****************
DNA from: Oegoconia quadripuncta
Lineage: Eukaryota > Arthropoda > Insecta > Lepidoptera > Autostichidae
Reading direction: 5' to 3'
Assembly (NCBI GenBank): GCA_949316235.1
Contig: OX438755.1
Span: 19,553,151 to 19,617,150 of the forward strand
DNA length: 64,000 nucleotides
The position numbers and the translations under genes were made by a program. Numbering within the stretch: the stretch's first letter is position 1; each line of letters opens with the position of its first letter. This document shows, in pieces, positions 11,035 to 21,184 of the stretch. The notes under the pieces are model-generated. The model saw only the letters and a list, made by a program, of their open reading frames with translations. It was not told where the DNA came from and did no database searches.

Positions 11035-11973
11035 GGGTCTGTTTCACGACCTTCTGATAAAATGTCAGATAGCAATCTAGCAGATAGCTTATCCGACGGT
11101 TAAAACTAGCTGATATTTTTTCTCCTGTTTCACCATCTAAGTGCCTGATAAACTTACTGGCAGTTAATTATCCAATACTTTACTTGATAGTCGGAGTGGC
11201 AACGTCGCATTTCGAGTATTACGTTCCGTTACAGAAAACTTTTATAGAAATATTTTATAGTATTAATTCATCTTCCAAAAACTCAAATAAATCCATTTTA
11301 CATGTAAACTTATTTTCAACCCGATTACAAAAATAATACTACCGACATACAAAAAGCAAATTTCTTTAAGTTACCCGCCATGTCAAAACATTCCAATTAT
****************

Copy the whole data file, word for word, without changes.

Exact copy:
DNA from: Oegoconia quadripuncta
Lineage: Eukaryota > Arthropoda > Insecta > Lepidoptera > Autostichidae
Reading direction: 5' to 3'
Assembly (NCBI GenBank): GCA_949316235.1
Contig: OX438755.1
Span: 19,553,151 to 19,617,150 of the forward strand
DNA length: 64,000 nucleotides
The position numbers and the translations under genes were made by a program. Numbering within the stretch: the stretch's first letter is position 1; each line of letters opens with the position of its first letter. This document shows, in pieces, positions 11,035 to 21,184 of the stretch. The notes under the pieces are model-generated. The model saw only the letters and a list, made by a program, of their open reading frames with translations. It was not told where the DNA came from and did no database searches.

Positions 11035-11973
11035 GGGTCTGTTTCACGACCTTCTGATAAAATGTCAGATAGCAATCTAGCAGATAGCTTATCCGACGGT
11101 TAAAACTAGCTGATATTTTTTCTCCTGTTTCACCATCTAAGTGCCTGATAAACTTACTGGCAGTTAATTATCCAATACTTTACTTGATAGTCGGAGTGGC
11201 AACGTCGCATTTCGAGTATTACGTTCCGTTACAGAAAACTTTTATAGAAATATTTTATAGTATTAATTCATCTTCCAAAAACTCAAATAAATCCATTTTA
11301 CATGTAAACTTATTTTCAACCCGATTACAAAAATAATACTACCGACATACAAAAAGCAAATTTCTTTAAGTTACCCGCCATGTCAAAACATTCCAATTAT